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More Details on the Teacher Incentive Fund Evaluation

My colleague Stephen Sawchuk yesterday highlighted the news about that $7.9 million grant from the federal government to evaluate the Teacher Incentive Fund. Allow me today to offer up a few more details about it.

Awarded by the U.S. Department of Education's Institute of Education Sciences, the grant went to both Mathematica Policy Research and the National Center on Performance Incentives, which is based at Vanderbilt University. The center has already been evaluating some state-level and district efforts across the country to experiment with merit-pay plans for teachers—the most interesting of which is a randomized study of a performance-pay plan involving 70 percent of Nashville's public school teachers. It's the first such experimental study, in fact, in the United States, according to the Vanderbilt study team.

The new project, however, promises to kick things up a notch, as Emeril Lagasse would say. (We've been snowbound here and watching too much Food Network.)

First, investigators will be looking across a number of sites, according to Matthew G. Springer, the center director. The hope is to convince school officials in some of those sites to stagger or delay implementing new pay programs so that researchers can do a randomized evaluation.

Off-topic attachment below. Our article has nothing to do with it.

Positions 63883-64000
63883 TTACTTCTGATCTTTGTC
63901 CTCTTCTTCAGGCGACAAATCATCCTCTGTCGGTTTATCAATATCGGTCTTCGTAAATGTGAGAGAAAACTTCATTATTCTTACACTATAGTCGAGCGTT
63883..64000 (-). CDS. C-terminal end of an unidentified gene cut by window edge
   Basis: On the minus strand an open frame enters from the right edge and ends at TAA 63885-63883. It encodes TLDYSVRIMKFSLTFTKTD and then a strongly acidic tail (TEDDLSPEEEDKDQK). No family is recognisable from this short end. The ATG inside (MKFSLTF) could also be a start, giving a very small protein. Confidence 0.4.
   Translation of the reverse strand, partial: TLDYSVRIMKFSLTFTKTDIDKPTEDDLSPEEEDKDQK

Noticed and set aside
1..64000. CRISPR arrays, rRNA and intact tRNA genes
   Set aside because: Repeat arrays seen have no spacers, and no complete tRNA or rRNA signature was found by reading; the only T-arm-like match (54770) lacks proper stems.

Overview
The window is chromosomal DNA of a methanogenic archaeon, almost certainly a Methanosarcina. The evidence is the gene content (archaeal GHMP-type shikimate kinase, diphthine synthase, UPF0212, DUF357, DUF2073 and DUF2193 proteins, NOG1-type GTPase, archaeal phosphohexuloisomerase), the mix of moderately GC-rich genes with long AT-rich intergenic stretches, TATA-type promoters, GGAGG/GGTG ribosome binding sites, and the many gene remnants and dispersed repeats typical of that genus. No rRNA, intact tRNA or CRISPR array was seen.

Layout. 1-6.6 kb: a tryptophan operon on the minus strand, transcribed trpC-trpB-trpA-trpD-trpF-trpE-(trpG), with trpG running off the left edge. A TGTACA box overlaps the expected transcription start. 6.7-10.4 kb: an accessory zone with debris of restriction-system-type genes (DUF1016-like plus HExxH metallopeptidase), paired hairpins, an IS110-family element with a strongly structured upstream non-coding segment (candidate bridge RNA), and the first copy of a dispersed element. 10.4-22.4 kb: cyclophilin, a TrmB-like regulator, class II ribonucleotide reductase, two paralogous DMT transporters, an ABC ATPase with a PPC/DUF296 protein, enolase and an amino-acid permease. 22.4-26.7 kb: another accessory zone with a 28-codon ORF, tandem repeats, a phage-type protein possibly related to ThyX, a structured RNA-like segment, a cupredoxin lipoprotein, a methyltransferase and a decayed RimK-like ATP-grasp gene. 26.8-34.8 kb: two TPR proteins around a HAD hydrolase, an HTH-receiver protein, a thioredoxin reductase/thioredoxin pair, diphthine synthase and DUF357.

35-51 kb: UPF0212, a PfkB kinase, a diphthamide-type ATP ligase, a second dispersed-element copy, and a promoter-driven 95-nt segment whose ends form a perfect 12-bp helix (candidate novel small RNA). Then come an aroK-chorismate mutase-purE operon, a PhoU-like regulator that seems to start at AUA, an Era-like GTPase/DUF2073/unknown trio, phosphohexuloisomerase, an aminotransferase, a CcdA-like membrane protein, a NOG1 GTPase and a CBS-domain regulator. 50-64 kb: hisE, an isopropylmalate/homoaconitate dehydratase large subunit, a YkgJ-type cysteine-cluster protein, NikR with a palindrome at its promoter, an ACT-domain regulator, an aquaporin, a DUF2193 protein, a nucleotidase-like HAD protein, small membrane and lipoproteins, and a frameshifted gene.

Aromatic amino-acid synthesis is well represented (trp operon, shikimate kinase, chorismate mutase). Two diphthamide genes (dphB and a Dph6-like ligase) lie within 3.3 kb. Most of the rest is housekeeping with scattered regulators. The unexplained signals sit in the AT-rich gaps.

Springer also says in an e-mail that researchers want to explore the relative effectiveness of different forms of performance pay. Would an incentive program for individual teachers, for instance, yield better results than one that rewards an entire school or a team of teachers? The study also would examine a number of different outcomes, besides student-achievement gains or losses.

The Teacher Incentive Fund was created in 2006 to support performance-based teacher and principal compensation systems in high-need schools and the new evaluation is taking shape as funding for the 3-year-old grant program undergoes a dramatic expansion. Funded at $97 million in the 2009 fiscal year, the program is set to get $400 million in new and continuing grants in fiscal 2010. The study will get underway in July, just as the next round of grants goes out the door.

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